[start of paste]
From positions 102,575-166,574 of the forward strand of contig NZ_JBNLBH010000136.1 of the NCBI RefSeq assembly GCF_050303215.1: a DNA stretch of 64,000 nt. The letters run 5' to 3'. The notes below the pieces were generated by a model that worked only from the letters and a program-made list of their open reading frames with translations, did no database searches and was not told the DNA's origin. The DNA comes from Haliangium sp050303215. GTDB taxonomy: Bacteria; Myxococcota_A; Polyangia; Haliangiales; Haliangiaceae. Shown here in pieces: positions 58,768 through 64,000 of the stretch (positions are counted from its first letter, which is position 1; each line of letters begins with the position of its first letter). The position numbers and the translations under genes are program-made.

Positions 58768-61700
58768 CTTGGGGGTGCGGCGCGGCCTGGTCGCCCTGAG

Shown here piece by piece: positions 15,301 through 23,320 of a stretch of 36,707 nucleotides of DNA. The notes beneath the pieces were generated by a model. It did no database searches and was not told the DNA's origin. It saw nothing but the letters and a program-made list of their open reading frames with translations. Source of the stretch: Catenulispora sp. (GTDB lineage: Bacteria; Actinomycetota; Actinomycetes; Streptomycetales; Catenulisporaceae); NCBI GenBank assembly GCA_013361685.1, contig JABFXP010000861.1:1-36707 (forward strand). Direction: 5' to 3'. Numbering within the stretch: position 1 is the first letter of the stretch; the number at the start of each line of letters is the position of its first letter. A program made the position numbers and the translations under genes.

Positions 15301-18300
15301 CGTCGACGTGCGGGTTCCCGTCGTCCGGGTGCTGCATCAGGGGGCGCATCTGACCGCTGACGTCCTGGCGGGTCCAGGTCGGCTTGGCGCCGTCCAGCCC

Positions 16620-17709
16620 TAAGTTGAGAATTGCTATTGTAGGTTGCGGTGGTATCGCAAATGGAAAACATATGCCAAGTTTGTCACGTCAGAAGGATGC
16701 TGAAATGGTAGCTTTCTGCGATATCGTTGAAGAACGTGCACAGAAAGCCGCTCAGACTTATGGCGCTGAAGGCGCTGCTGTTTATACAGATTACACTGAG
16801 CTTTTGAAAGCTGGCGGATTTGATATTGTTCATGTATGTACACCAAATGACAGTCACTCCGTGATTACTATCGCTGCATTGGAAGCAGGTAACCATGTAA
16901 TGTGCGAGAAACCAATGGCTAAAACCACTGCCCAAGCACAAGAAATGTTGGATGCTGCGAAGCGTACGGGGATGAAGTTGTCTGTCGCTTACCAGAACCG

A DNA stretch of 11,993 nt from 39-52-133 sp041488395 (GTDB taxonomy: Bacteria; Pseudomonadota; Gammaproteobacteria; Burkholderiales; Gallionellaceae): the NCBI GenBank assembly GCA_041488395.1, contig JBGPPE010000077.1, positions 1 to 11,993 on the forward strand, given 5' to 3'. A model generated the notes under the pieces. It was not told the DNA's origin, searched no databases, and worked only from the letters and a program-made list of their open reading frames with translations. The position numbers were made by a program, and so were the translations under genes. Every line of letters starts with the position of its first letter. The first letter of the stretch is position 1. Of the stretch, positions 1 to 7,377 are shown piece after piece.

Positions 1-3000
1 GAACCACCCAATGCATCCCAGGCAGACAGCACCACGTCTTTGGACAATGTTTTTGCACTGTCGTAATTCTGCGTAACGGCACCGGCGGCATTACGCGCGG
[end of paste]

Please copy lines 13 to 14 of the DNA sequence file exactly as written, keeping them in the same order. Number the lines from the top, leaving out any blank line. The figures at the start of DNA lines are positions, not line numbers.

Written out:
Positions 1-3000
1 GAACCACCCAATGCATCCCAGGCAGACAGCACCACGTCTTTGGACAATGTTTTTGCACTGTCGTAATTCTGCGTAACGGCACCGGCGGCATTACGCGCGG